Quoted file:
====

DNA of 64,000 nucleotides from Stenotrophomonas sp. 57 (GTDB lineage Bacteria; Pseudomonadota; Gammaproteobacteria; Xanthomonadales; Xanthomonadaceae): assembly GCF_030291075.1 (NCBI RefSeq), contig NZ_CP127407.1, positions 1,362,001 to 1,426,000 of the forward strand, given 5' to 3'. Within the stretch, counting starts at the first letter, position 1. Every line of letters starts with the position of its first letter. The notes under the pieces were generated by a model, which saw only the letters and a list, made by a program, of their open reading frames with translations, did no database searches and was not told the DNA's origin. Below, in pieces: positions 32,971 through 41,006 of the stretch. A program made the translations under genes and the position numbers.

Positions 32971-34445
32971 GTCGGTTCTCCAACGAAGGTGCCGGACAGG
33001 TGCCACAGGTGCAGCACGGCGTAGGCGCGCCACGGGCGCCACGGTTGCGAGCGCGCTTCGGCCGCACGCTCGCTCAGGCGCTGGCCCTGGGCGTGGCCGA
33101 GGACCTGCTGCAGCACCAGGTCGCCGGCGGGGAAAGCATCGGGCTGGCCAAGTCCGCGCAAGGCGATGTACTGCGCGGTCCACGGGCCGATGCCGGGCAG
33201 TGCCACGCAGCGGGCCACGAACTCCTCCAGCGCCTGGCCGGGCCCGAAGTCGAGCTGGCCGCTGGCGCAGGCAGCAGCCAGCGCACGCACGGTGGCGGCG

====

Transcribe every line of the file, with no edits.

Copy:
DNA of 64,000 nucleotides from Stenotrophomonas sp. 57 (GTDB lineage Bacteria; Pseudomonadota; Gammaproteobacteria; Xanthomonadales; Xanthomonadaceae): assembly GCF_030291075.1 (NCBI RefSeq), contig NZ_CP127407.1, positions 1,362,001 to 1,426,000 of the forward strand, given 5' to 3'. Within the stretch, counting starts at the first letter, position 1. Every line of letters starts with the position of its first letter. The notes under the pieces were generated by a model, which saw only the letters and a list, made by a program, of their open reading frames with translations, did no database searches and was not told the DNA's origin. Below, in pieces: positions 32,971 through 41,006 of the stretch. A program made the translations under genes and the position numbers.

Positions 32971-34445
32971 GTCGGTTCTCCAACGAAGGTGCCGGACAGG
33001 TGCCACAGGTGCAGCACGGCGTAGGCGCGCCACGGGCGCCACGGTTGCGAGCGCGCTTCGGCCGCACGCTCGCTCAGGCGCTGGCCCTGGGCGTGGCCGA
33101 GGACCTGCTGCAGCACCAGGTCGCCGGCGGGGAAAGCATCGGGCTGGCCAAGTCCGCGCAAGGCGATGTACTGCGCGGTCCACGGGCCGATGCCGGGCAG
33201 TGCCACGCAGCGGGCCACGAACTCCTCCAGCGCCTGGCCGGGCCCGAAGTCGAGCTGGCCGCTGGCGCAGGCAGCAGCCAGCGCACGCACGGTGGCGGCG